A price cut in a well-known branded sugar beet herbicide is welcome news for hard-pressed producers.

But in a potentially shrinking and competitive market where generic products are widely used it is unlikely there is much scope for other reductions.

The good news is DuPont’s Debut (trisulfuron-methyl) will be 15% cheaper this season than last year.

“Anything helps,” says Broom’s Barn’s Mike May.

“We don’t expect to see any other reductions – in fact prices of other herbicides could go up because there could be a smaller crop area and energy prices have risen.”

DuPont’s decision, which is Europe-wide, reflects the falling beet price and has nothing to do with the weedkiller coming off-patent, says the firm’s Neil Beadle.

Its patent still has four years to run.

“We have simply taken the view that with the sugar beet price coming down growers will only use it if it offers value for money.”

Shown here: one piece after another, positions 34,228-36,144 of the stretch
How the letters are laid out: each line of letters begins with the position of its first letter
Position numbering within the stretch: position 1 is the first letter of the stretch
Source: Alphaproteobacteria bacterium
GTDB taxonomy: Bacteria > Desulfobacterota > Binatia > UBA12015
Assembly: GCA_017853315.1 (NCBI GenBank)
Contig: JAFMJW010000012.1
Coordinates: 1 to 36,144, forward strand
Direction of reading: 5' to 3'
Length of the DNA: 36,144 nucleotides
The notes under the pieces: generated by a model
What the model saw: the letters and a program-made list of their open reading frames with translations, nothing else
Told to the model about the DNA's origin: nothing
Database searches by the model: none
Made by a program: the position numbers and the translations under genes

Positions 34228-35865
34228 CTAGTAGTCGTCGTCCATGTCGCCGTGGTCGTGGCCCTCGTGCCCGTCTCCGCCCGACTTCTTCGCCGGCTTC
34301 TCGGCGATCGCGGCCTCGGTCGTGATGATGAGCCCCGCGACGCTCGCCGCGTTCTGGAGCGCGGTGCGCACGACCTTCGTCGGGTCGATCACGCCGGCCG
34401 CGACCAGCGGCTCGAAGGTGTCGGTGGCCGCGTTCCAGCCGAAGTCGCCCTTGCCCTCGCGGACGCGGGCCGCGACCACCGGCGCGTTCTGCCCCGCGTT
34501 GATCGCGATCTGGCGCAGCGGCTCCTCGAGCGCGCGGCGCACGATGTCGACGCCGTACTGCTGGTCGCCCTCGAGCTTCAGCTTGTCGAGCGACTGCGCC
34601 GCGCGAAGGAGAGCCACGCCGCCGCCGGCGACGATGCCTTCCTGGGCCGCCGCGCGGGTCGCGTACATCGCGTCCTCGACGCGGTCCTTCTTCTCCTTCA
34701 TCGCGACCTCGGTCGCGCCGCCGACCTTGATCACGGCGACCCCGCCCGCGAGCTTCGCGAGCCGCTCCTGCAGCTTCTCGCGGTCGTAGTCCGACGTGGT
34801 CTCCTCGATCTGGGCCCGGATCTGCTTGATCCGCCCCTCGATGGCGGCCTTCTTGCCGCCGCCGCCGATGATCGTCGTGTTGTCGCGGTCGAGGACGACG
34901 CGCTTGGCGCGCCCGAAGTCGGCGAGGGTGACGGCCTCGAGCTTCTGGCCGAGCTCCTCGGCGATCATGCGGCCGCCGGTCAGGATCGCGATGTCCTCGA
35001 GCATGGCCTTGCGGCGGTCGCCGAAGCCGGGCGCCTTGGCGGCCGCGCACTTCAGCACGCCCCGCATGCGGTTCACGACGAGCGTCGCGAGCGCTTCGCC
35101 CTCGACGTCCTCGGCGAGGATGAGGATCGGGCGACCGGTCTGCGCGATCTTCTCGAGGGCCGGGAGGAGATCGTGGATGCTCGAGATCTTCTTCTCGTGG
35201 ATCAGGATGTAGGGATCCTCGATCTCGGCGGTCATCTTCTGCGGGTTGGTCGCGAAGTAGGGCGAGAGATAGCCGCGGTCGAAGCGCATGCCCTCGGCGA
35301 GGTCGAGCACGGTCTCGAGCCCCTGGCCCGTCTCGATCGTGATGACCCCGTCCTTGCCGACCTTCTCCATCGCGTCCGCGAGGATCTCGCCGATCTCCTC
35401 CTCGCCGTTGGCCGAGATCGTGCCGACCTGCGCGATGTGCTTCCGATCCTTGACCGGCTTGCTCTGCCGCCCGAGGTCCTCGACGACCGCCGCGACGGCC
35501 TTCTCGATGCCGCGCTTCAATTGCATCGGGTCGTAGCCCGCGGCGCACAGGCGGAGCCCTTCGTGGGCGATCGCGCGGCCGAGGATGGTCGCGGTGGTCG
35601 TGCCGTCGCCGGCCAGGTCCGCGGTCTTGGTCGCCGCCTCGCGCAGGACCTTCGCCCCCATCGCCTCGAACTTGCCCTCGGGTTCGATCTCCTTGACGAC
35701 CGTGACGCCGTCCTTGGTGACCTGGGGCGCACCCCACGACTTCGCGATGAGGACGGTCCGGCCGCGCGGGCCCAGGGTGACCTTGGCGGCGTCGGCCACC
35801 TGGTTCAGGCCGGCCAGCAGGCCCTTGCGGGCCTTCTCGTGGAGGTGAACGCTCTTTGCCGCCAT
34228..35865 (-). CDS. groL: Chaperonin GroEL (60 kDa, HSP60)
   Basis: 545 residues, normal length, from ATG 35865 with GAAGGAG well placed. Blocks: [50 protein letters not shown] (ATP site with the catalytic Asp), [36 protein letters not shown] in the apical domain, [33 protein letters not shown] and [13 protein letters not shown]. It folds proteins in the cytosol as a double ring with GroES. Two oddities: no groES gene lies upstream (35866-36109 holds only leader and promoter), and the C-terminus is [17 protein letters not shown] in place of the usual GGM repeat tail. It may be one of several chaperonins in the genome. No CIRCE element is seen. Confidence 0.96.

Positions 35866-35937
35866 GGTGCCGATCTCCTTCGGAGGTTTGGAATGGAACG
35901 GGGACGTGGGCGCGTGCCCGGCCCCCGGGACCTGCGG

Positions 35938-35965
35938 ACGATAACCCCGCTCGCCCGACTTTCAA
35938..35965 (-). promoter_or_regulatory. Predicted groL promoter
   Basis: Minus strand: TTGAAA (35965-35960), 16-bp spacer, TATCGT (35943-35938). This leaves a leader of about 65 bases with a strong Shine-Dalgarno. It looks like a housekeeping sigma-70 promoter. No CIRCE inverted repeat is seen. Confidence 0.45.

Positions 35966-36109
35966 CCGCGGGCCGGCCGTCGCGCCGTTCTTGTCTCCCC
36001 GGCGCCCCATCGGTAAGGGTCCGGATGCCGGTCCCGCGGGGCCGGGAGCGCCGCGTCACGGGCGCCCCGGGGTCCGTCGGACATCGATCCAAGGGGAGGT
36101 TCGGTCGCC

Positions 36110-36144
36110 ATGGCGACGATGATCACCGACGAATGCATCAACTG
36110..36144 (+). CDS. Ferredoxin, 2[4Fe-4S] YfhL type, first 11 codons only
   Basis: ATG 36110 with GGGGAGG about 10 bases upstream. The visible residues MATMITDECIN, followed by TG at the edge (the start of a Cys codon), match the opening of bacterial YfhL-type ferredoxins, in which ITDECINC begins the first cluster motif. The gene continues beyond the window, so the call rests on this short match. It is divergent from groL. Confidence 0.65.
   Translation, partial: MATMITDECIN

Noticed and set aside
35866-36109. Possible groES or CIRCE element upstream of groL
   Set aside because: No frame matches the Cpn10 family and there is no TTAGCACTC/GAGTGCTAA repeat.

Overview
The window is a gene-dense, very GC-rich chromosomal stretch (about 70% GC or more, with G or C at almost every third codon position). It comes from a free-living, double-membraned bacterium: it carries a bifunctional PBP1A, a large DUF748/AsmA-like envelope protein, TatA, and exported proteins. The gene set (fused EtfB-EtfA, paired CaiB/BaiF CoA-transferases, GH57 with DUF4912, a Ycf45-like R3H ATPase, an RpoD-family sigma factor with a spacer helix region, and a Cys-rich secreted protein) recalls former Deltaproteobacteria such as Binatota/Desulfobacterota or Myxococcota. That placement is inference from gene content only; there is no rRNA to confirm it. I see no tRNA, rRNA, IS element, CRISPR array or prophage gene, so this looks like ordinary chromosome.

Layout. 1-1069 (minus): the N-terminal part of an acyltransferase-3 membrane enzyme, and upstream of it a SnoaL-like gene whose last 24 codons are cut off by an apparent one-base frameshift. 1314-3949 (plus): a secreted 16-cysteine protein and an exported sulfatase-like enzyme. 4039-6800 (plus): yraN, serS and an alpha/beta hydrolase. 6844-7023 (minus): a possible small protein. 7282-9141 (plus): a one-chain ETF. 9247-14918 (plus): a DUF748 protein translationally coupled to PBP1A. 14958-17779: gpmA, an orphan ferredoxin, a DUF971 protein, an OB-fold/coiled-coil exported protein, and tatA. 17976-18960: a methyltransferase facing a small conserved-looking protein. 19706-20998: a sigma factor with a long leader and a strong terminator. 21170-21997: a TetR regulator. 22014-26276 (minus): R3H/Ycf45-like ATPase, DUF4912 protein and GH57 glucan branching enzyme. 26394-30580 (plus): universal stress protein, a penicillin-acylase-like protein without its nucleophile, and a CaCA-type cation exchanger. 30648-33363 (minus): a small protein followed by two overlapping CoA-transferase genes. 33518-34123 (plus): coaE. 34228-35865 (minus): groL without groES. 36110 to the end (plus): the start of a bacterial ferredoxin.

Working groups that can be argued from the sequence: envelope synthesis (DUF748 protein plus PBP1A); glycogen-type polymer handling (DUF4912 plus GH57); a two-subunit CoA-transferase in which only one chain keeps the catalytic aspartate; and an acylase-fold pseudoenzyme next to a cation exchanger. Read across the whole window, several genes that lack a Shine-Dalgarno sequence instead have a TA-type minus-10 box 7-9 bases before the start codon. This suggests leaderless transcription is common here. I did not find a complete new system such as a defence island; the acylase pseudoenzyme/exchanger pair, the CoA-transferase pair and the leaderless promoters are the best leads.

The cut could help re-position the product in herbicide programmes, believes Pat Turnbull of Agronomy Plus based in East Anglia.

“If weeds are allowed to grow away then mixes which include Debut can be very effective, especially on large weeds,” she says.

“Growers have learnt where to use Debut over the years.

We know how to use it, at what rates and in which situations.”

It offers excellent control of cleavers, redshank, and brassicas including volunteer oilseed rape, and is particularly useful on organic soils, explains Dr Turnbull.

“It is very effective when weeds are larger and the conditions are warmer.

“For cleavers control two applications at 30g/ha starting when the weed is at first whorl is essential.

Rates should be kept high to ensure good control.”

Mr Beadle estimates that until now, on average two-thirds of the national crop has received at least one Debut spray.

andrew.blake@rbi.co.uk